Medieval Love Poetry reached its peak with Francesco Petrarch's Rime sparse

Petrarch's Rime sparse or scattered rhymes are his main contribution to medieval love poetry. They were mainly dedicated to his great love Laura. Let us take a look at the first five:

1. 'Voi ch'ascoltate in rime sparse il suono'

You who hear the sound, in scattered rhymes,

of those sighs on which I fed my heart,

in my first vagrant youthfulness,

when I was partly other than I am,

I hope to find pity, and forgiveness,

for all the modes in which I talk and weep,

between vain hope and vain sadness,

in those who understand love through its trials.

Yet I see clearly now I have become

an old tale amongst all these people, so that

it often makes me ashamed of myself;

and shame is the fruit of my vanities,

and remorse, and the clearest knowledge

of how the world's delight is a brief dream.

Right from the onset of his medieval love poetry, Petrarch pulls us into his pained existence...

"You who hear the sound, in scattered rhymes, of those sighs on which I fed my heart...

With our sympathies suitably sought, the poet gains courage to venture forth like this:

2. 'Per fare una leggiadra sua vendetta'

To make a graceful act of revenge,

and punish a thousand wrongs in a single day,

Love secretly took up his bow again,

like a man who waits the time and place to strike.

My power was constricted in my heart,

making defence there, and in my eyes,

when the mortal blow descended there,

where all other arrows had been blunted.

So, confused by the first assault,

it had no opportunity or strength

to take up arms when they were needed,

or withdraw me shrewdly to the high,

steep hill, out of the torment,

from which it wishes to save me now but cannot.

3. 'Era il giorno ch'al sol si scoloraro'

It was on that day when the sun's ray

was darkened in pity for its Maker,

that I was captured, and did not defend myself,

because your lovely eyes had bound me, Lady.

It did not seem to me to be a time to guard myself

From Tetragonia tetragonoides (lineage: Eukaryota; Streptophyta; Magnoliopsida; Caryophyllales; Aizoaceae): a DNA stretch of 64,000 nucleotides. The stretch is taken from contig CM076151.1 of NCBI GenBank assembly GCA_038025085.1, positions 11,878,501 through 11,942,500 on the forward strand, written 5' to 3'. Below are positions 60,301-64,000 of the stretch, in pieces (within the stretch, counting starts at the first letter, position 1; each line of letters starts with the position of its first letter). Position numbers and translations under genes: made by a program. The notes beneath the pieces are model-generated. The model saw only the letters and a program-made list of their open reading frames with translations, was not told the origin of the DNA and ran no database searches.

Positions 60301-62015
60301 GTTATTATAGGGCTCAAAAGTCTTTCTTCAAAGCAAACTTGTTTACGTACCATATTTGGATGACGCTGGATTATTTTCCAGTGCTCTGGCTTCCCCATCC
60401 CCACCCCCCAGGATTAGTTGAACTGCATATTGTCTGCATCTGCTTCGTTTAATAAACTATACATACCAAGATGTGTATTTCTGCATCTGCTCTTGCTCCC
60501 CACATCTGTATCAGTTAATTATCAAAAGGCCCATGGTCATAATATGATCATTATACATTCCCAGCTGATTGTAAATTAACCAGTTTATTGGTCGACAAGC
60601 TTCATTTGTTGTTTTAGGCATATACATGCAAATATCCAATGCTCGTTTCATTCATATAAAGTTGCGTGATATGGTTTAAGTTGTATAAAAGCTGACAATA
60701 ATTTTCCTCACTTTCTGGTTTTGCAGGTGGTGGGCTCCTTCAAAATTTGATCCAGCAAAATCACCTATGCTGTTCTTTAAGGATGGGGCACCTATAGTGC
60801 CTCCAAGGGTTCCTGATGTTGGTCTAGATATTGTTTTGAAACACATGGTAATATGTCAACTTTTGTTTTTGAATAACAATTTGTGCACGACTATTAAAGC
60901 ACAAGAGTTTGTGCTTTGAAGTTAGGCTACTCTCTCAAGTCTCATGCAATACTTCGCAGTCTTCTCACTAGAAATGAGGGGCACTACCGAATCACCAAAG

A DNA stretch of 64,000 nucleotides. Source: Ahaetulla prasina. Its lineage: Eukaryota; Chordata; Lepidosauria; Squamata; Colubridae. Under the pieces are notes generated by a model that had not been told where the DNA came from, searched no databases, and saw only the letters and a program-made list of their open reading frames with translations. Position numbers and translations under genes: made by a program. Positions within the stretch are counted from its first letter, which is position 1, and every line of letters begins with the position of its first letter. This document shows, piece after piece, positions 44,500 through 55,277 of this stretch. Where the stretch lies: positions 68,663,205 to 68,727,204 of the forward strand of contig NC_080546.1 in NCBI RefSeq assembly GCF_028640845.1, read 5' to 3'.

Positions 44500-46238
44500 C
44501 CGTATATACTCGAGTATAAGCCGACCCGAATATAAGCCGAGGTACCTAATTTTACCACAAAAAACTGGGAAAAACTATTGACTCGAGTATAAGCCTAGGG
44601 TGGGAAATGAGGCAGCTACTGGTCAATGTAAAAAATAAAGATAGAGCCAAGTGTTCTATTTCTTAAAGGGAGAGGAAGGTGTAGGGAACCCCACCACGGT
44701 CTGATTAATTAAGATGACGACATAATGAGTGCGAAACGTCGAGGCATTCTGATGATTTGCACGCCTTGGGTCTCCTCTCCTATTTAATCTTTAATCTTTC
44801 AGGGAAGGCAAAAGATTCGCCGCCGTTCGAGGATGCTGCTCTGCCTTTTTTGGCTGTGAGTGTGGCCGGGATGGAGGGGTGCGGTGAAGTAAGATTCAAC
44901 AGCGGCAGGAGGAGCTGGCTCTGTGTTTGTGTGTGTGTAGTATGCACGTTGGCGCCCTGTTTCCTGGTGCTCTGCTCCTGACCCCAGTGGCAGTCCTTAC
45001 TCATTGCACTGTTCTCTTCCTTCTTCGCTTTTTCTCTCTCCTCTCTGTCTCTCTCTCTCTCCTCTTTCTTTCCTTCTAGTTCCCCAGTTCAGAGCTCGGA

against Love's blows: so I went on

confident, unsuspecting; from that, my troubles

started, amongst the public sorrows.

Love discovered me all weaponless,

and opened the way to the heart through the eyes,

which are made the passageways and doors of tears:

so that it seems to me it does him little honour

to wound me with his arrow, in that state,

he not showing his bow at all to you who are armed.

These opening verses as examples of Petrarch's medieval love poetry, indicate the initial euphoria that the poet feels on discovering his love. The next two poems continue in similar vein. Of course this does not last, and as you will see in the next few pages, despair very quickly sets in!

4 'Que' ch'infinita providentia et arte'

What infinite providence and art

He showed in his wonderful mastery,

who created this and the other hemisphere,

and Jupiter far gentler than Mars,

descending to earth to illuminate the page

which had for many years concealed the truth,

taking John from the nets, and Peter,

and making them part of heaven's kingdom.

It did not please him to be born in Rome,

but in Judea: to exalt humility

to such a supreme state always pleases him;

and now from a little village a sun is given,

such that the place, and nature, praise themselves,

out of which so lovely a lady is born to the world.

5. 'Quando io movo i sospiri a chiamar voi,'

When I utter sighs, in calling out to you,

with the name that Love wrote on my heart,

the sound of its first sweet accents begin

to be heard within the word laudable.

Your regal state, that I next encounter,

doubles my power for the high attempt;

but: 'tacit', the ending cries, 'since to do her honour

is for other men's shoulders, not for yours'.

So, whenever one calls out to you,

the voice itself teaches us to laud, revere,

you, O, lady worthy of all reverence and honour:

except perhaps that Apollo is disdainful

that mortal tongue can be so presumptuous

as to speak of his eternally green branches.

Petrarch's medieval love poetry is full of reference to classic literature. He was a great scholar and in these poems we can see how much influence classical culture had on him.

There are more medieval love poetry from his Rime sparse available:

Petrarch 3

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